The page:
posted on Jun, 8 2012 @ 02:46 AM
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reply to post by FengShuiKai
 
Hide from the government.



posted on Jun, 8 2012 @ 07:22 AM
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reply to post by getreadyalready
 


I agree with you one hundred percent, I am Spanish, so my education was different way different that here in the US that unless you go to a "private school" the history is centralized on the states while relegating world history as secondary.

Back in the 60s and 70s the US education system topped the world as number one, but it started to decline after the 80s now we are not even in the top 20 and fall behind in science and math to developing countries

My education in the 60s and 70s was exceptional our books came from Spain and we were introduced to world history advanced math and other subjects hardly touch today in the US curriculum, Even US history and government was part of our curriculum as the Island is a US territory, now that US control the schools the education is nothing but crap.

You can not expect the US public education to get any better when is a lot of red tape and politics involved and when a fundamentalist group in Texas is the one that edit and approve the books use in the schools.

We are so backward in education is not funny and people have no clue how bad it is.

My children were lucky that they attended mostly DOD schools until high school when they were introduced to public schools, they were so bored with the curriculum I had lots of problems with them

Yes Americas public education is a shame for a country that call themselves advance.



posted on Jun, 8 2012 @ 10:54 AM
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I was one of the first students in what they called the AG program (academically gifted) here. Enrollment was based on the 7th grade IQ test scores and it was somehow afiliated with the NC Special Education funding. This would have been around 1985-ish when the program started here in WNC and they ended it somewhere around 1995-96.
There was alot emphasis on creative skills and critical thinking, and we'd have guest teachers from Temple University and the like. I spoke to one of my old teachers a while back and apparently they were told the AG program was ended chiefly because segregating the more intelligent students into a special education status was bringing down test score averages. Now that I think about it, almost all the people I kept up with that were in the AG program are now conspiracy theorists or very alternative minded, which is is pretty interesting, and I whole heartedly believe that I've been under close scrutiny ever since.
edit on 8-6-2012 by twitchy because: My Hat Was Too Tight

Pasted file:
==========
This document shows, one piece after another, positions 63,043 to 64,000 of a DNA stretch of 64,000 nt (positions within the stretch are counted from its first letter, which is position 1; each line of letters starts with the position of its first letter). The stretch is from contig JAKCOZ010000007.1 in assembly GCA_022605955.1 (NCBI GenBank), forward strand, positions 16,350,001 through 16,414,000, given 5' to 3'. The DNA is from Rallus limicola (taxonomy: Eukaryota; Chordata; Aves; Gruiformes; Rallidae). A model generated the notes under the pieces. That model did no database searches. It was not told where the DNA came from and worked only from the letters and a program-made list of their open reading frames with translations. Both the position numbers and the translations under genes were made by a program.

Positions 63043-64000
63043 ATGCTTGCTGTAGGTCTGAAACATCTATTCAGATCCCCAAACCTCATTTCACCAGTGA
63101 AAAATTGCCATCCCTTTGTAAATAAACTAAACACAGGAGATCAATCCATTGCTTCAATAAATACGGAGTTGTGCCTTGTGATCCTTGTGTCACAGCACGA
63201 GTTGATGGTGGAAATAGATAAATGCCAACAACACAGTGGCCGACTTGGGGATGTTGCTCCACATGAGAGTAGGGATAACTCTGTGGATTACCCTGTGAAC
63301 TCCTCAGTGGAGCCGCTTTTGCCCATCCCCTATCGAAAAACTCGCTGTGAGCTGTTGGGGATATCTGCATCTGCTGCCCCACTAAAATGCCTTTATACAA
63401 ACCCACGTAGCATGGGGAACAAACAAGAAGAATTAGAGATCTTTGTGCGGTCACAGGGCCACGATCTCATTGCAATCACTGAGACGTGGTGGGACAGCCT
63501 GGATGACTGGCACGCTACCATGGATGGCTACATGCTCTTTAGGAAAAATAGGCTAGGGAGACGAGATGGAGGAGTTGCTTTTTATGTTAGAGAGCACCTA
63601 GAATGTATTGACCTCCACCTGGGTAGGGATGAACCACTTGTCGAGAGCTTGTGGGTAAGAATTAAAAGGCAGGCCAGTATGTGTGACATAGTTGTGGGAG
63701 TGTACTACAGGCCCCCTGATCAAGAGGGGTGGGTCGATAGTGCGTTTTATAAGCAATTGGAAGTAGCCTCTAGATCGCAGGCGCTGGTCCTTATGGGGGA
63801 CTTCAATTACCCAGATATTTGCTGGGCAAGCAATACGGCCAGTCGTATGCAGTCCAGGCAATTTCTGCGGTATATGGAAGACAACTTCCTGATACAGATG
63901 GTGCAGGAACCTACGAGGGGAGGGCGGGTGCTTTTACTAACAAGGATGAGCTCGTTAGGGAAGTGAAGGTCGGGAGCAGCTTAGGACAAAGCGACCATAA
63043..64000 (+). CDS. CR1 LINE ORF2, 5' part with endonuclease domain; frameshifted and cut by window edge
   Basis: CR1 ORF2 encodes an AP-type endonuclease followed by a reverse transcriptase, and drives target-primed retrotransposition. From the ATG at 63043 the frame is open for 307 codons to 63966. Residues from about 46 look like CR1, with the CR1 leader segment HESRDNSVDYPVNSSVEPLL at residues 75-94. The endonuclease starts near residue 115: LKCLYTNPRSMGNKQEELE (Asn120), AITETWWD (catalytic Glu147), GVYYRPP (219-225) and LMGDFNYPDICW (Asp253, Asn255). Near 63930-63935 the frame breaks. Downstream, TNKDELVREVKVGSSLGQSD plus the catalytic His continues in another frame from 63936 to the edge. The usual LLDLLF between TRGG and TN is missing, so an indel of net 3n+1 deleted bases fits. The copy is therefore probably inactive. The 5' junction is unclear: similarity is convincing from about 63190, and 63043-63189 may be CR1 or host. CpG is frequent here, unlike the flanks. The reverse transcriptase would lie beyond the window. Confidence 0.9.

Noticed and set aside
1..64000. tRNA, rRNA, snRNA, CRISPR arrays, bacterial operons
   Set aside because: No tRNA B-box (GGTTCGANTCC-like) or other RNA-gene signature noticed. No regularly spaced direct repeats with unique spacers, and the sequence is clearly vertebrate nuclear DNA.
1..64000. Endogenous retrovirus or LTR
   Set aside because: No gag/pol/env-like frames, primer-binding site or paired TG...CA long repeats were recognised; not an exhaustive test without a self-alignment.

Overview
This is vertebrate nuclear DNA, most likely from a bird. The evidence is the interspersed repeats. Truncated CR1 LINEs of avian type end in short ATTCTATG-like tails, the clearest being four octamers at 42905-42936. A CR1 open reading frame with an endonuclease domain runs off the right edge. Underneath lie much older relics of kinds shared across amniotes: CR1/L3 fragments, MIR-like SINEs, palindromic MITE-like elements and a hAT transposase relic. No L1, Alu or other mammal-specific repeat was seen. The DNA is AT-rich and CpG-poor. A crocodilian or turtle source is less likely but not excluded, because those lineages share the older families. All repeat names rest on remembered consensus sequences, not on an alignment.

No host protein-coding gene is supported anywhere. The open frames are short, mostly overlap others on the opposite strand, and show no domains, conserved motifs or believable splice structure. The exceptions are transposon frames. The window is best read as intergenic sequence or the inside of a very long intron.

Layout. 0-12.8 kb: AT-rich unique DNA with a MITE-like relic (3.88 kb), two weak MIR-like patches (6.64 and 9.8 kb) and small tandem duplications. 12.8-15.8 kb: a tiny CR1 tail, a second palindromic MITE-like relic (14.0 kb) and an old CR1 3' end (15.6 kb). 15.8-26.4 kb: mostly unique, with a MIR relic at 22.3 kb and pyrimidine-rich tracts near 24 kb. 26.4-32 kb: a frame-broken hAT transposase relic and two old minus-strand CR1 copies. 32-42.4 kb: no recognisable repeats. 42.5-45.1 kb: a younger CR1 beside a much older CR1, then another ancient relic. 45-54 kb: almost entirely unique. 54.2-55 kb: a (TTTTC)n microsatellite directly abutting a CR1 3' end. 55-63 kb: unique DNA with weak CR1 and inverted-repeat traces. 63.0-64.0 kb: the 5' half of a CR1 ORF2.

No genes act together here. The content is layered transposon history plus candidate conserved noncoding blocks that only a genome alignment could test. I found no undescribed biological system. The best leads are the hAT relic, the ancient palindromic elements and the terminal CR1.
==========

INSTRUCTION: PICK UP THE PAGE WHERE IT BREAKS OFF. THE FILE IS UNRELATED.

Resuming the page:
posted on Jun, 8 2012 @ 11:59 AM
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reply to post by Whateva69
 


reply to post by Whateva69
 


Hi, Whateva


I don't know if it's related, but I'm an alum of the Sigma Phi chapter of Phi Theta Kappa and we had the Golden Key News & Awards. The pin I was given upon being received as a member incorporates this element. If so, then I will tell you that this is for college students who have a high GPA (I believe it is 3.5 or higher on a 4.0 scale) and a full-time courseload for at least 2 semester in a row. There is a one-time membership fee of maybe $50, but the benefits do outweigh everything else. My school's chapter even had a luncheon for members with Temple Grandin as the speaker. I have received several scholarships, recommendations, and invitations to a few Ivy League schools as a result of my membership. Upon graduation, I received and wore honor cords and a golden key necklace over my gown, supplied by the society. It really is a good thing f it's the same thing we're talking about. They only invite those with an exceptional standing at one's school or university.



posted on Jun, 8 2012 @ 12:20 PM
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reply to post by Mclaneinc
 





because you showed a larger want for learning and understanding,


I have to agree with that, I am just curious,





posted on Jun, 8 2012 @ 12:21 PM
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reply to post by Roundtree
 


, was not so lucky



posted on Jun, 8 2012 @ 12:23 PM
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Originally posted by beezzer
reply to post by Stormdancer777
 
I know smart people.
I know people who are not so smart.

But is a person good?

You don't need smarts, wsdom, intelligence to have a good heart.

So short bus, special classes, IQ tests, don't mean anything if you aren't good.

Just my wee little opinion. What do I know?




Well, that goes with out saying.